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Memoirs of a Goldfish

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With his bowl to himself, Goldfish loves his life...until one day... A personal account from a goldfish on life in his bowl as other intruders crowd him.


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With his bowl to himself, Goldfish loves his life...until one day... A personal account from a goldfish on life in his bowl as other intruders crowd him.

30 review for Memoirs of a Goldfish

  1. 5 out of 5

    Debbie

    Incredibly funny! Love the facial expressions!

  2. 4 out of 5

    Melki

    Take this opportunity to spend two weeks in the life of a goldfish. Our fish is just getting used to his bowl when some other suspicious characters start showing up. Before you know it, the place is just swimming with interlopers, and our hero is screaming for a little alone time. But, when he gets his wish, he's not sure that's what he wanted after all. A very cute story, made all the more memorable by Tim Bowers' terrific artwork. I really enjoyed this one! Take this opportunity to spend two weeks in the life of a goldfish. Our fish is just getting used to his bowl when some other suspicious characters start showing up. Before you know it, the place is just swimming with interlopers, and our hero is screaming for a little alone time. But, when he gets his wish, he's not sure that's what he wanted after all. A very cute story, made all the more memorable by Tim Bowers' terrific artwork. I really enjoyed this one!

  3. 4 out of 5

    HBalikov

    This is a book about “us” and “them,” about what’s “mine” and what’s “ours.” Not that my little girls would put it that way. They just loved how this goldfish’s life gets very complicated as “his” fishbowl undergoes a population explosion and his “space” gets more restricted. Each of the “additions” has a different point of view. Some can’t even talk, like the bubbler shaped like a human diver. As our goldfish tries to have things his way, he gets increasingly frustrated. We see this in his daily This is a book about “us” and “them,” about what’s “mine” and what’s “ours.” Not that my little girls would put it that way. They just loved how this goldfish’s life gets very complicated as “his” fishbowl undergoes a population explosion and his “space” gets more restricted. Each of the “additions” has a different point of view. Some can’t even talk, like the bubbler shaped like a human diver. As our goldfish tries to have things his way, he gets increasingly frustrated. We see this in his daily notes. But at the end of a fortnight things fall into place and everyone is satisfied, even our formerly frustrated goldfish. Tim Bowers’ illustrations are perfect for the text. The girls say they help make the story “funny.” Each day the girls, individually or together wanted to hear it again, so I give this book high marks.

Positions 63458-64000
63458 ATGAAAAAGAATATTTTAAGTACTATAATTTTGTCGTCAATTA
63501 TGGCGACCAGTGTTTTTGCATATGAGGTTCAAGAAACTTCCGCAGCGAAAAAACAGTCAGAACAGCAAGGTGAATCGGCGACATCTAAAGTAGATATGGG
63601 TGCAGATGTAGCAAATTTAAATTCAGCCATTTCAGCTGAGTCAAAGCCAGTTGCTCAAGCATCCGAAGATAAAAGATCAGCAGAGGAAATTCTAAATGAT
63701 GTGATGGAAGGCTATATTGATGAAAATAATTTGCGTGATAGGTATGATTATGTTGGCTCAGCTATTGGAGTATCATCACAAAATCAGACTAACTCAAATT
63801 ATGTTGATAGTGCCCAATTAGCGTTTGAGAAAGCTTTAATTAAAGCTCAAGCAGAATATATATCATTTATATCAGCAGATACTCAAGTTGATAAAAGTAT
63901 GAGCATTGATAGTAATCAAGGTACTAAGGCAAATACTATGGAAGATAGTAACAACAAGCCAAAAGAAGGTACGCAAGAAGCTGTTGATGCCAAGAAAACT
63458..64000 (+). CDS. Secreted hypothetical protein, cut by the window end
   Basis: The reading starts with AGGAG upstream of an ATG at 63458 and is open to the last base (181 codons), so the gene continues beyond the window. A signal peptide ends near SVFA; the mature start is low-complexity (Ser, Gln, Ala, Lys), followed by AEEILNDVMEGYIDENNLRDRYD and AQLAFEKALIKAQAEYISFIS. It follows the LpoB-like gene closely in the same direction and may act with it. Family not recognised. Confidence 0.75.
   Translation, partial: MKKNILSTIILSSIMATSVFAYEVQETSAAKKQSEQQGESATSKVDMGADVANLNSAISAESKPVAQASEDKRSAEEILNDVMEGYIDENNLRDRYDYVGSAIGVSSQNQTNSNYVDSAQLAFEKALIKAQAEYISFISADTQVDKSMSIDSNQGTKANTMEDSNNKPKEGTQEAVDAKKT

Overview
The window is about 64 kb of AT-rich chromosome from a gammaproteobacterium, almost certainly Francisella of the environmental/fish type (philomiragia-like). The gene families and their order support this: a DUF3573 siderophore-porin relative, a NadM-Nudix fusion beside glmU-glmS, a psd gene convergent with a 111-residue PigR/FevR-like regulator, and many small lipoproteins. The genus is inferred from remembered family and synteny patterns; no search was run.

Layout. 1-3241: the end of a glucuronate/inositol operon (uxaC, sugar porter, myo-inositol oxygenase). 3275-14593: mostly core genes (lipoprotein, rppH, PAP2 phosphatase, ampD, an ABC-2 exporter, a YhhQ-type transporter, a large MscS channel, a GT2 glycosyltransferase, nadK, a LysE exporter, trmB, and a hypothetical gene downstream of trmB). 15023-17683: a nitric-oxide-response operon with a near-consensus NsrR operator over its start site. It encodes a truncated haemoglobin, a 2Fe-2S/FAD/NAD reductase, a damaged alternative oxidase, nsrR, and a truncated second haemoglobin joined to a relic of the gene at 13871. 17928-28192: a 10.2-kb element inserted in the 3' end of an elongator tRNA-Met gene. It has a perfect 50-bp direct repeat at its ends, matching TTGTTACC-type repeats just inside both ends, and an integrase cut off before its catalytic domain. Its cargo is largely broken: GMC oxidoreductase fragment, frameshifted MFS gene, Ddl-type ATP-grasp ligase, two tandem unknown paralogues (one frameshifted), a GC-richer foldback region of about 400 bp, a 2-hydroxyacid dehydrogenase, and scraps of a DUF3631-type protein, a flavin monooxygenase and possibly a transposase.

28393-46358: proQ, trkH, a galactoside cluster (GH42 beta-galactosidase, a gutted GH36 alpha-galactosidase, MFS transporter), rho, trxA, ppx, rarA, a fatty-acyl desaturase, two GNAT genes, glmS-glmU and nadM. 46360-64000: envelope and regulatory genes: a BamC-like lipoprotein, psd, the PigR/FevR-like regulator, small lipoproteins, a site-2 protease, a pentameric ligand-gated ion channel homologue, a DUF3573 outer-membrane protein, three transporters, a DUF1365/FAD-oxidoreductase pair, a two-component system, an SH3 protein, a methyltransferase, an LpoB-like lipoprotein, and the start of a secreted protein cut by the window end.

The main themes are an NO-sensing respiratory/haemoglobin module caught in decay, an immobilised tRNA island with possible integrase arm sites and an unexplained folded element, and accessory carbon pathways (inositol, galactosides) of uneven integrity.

4. 5 out of 5

    Lisa Vegan

    I love this picture book. It’s one of those books that can be enjoyed by readers/listeners of all ages, each person taking in the story in different ways. It’s adorable and poignant, and often wildly amusing. This is a just for fun book, but it could work really well as a bibliotherapy book too. It’s silly but there is room here for much discussion about serious issues too. It’s a fabulous read aloud book and wonderful for independent readers too. The illustrations are outstanding. Their expressive I love this picture book. It’s one of those books that can be enjoyed by readers/listeners of all ages, each person taking in the story in different ways. It’s adorable and poignant, and often wildly amusing. This is a just for fun book, but it could work really well as a bibliotherapy book too. It’s silly but there is room here for much discussion about serious issues too. It’s a fabulous read aloud book and wonderful for independent readers too. The illustrations are outstanding. Their expressiveness is a riot, and the colors and detail are so eye-catching. They are a perfect fit for the story. 4 ½ stars